Seattle City Councilmember Kshama Sawant pulled ahead of a ballot measure to recall her in Thursday’s vote count, earning 50.3% of the total counted votes. Sawant has gained ground two days in a row, overcoming a 53% lead held by the recall effort on Tuesday. 

But three days into the ballot count, the race is too close to call with just 232 votes separating the “yes” and “no” votes of more than 40,000 voters, and nearly 600 ballots pending due to signature challenges. 

In previous elections, Sawant has similarly gained late in the count, overcoming a similar 54% initial lead by her opponent in the 2019 election.

But, with 591 ballots being challenged because of the signatures — more than twice as many than the current vote spread — and mailed ballots slowly coming in until Dec. 16, Sawant could hold steady, gain or lose votes.

“It’s just going to be a bit of a trickle up until it’s certified,” King County Elections Chief of Staff Kendall Hodson said, noting that the county received nearly 40 valid ballots in the mail on Thursday.

In many Washington elections, a margin of less than 0.5% of total voters and under 2,000 voters would trigger an automatic recount. Though this election has potential to fall in those categories, there are no automatic recounts of ballot measures, including recalls.

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“The catch is that [campaign officials] would have to request a recount,” Hodson said Thursday.

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If either campaign requests a recount, it would have be done by 4:30 p.m. Dec. 21, two business days after results are certified on Dec. 17. And the campaign requesting it would have to pay for the recount.

“It’s not a small amount of time. It’s probably a couple of days work for a lot of people, so it’s not a cheap endeavor,” Hodson said. “We’re working on [a cost estimate] right now.” she added.

In the meantime, Hodson says ballot return and signature challenge data is publicly available, and she encourages District 3 voters to make sure their ballots have been counted, noting that both campaigns are doing the same. She said her office is attempting to contact voters whose signatures aren’t verified.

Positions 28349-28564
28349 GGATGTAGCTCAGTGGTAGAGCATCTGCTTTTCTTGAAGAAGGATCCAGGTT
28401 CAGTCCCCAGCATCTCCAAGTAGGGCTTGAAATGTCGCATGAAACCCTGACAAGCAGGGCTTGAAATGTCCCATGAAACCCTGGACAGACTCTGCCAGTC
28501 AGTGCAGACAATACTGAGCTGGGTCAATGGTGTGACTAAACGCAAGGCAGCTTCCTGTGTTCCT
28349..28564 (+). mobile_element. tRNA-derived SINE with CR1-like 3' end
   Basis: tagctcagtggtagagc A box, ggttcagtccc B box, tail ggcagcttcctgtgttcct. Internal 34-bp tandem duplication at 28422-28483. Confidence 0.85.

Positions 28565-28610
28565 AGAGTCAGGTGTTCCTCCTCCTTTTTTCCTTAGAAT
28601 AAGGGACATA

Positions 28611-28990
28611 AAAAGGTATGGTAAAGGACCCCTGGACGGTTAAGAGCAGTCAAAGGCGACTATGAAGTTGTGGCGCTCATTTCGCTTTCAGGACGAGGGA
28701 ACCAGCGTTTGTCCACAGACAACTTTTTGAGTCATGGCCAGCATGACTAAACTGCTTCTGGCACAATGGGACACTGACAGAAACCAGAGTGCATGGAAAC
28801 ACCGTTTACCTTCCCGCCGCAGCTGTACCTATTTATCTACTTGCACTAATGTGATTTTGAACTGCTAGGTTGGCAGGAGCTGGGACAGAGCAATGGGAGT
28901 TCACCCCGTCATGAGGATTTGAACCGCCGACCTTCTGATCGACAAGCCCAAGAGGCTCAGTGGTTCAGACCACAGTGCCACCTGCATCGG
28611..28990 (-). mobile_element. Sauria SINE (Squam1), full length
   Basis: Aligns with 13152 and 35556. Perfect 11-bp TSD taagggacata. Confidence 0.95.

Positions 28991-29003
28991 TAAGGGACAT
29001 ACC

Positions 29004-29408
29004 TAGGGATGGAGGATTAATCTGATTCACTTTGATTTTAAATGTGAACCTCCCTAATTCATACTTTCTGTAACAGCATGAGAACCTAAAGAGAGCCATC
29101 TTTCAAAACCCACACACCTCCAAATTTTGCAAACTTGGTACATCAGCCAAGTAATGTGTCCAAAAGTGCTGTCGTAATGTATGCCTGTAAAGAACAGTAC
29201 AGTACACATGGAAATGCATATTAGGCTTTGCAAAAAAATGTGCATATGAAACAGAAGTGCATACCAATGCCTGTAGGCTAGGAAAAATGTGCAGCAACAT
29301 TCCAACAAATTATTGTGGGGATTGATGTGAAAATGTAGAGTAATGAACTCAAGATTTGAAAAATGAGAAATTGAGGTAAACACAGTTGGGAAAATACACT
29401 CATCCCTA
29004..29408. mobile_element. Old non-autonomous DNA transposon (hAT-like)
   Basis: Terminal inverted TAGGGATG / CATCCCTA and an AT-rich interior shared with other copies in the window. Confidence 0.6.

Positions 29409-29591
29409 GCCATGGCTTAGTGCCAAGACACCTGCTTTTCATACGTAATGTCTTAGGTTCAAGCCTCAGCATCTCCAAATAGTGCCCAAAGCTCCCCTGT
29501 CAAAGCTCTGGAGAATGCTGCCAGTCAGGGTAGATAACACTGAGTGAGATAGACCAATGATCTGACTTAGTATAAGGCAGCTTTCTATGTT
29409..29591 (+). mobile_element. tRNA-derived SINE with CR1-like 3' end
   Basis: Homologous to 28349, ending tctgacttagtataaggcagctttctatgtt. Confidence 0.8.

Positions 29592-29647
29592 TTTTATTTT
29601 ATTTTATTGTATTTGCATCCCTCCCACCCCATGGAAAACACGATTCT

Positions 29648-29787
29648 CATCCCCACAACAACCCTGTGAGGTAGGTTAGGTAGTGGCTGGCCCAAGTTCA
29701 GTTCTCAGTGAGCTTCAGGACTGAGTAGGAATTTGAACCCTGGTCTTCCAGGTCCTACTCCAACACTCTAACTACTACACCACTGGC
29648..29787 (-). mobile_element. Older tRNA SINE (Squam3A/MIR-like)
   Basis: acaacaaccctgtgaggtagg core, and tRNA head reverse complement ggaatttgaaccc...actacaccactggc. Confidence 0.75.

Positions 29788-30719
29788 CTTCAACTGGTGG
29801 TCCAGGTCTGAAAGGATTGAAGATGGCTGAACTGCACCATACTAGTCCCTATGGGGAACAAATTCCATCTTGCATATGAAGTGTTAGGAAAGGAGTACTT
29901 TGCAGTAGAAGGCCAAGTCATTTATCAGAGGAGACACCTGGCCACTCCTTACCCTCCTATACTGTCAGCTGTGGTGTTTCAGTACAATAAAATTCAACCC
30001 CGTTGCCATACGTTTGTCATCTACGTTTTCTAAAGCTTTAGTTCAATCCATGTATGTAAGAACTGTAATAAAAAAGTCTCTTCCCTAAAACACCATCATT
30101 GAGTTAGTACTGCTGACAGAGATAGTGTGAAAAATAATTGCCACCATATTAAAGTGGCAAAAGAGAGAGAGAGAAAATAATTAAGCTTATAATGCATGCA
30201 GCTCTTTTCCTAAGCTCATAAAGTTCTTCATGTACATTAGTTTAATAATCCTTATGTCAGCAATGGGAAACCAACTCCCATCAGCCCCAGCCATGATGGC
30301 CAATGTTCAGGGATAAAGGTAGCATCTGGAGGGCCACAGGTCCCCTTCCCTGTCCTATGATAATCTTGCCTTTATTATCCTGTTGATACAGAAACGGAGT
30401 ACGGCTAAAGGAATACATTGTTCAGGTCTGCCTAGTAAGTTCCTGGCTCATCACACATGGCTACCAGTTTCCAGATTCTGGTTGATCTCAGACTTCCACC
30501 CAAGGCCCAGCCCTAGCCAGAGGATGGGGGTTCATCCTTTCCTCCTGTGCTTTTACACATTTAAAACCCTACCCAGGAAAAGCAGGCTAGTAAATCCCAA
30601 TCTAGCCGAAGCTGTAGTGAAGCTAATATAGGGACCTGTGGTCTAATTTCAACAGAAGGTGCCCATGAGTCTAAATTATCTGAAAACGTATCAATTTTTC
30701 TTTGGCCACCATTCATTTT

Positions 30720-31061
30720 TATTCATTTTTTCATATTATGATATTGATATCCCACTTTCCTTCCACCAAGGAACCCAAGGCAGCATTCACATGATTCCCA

The Kshama Solidarity Campaign said in a statement to supporters late Thursday that the “fight is not yet over,” encouraging voters to track their ballots.

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Both the solidarity campaign and the recall campaign declined to comment Thursday. Both campaigns have each raised nearly $1 million.

Sawant, first elected in 2013 and reelected in 2015 and 2019, and the first Seattle Council member to land on a recall ballot, represents District 3 — including Capitol Hill, the Central District, First Hill, Madison Park, Chinatown International District, Madrona and Mount Baker. Her current term ends in 2023.

The recall effort makes three accusations. One is that she used city resources to support a proposed “Tax Amazon” ballot initiative and didn’t comply with public disclosure requirements related to those expenses. In May, she settled with the Seattle Ethics and Elections Commission for $3,516, twice the amount she spent.

Sawant is also accused of defying COVID-19 safety orders by letting hundreds of protesters into City Hall after hours in June 2020. Sawant confirms that she opened City Hall but says she did not violate any laws. In addition, Sawant is accused of leading a march to Mayor Jenny Durkan’s house, though Durkan’s address is protected by a state confidentiality program because of her past work as a federal prosecutor. Sawant admits to and was recorded participating in the march but has said she was not involved in organizing it.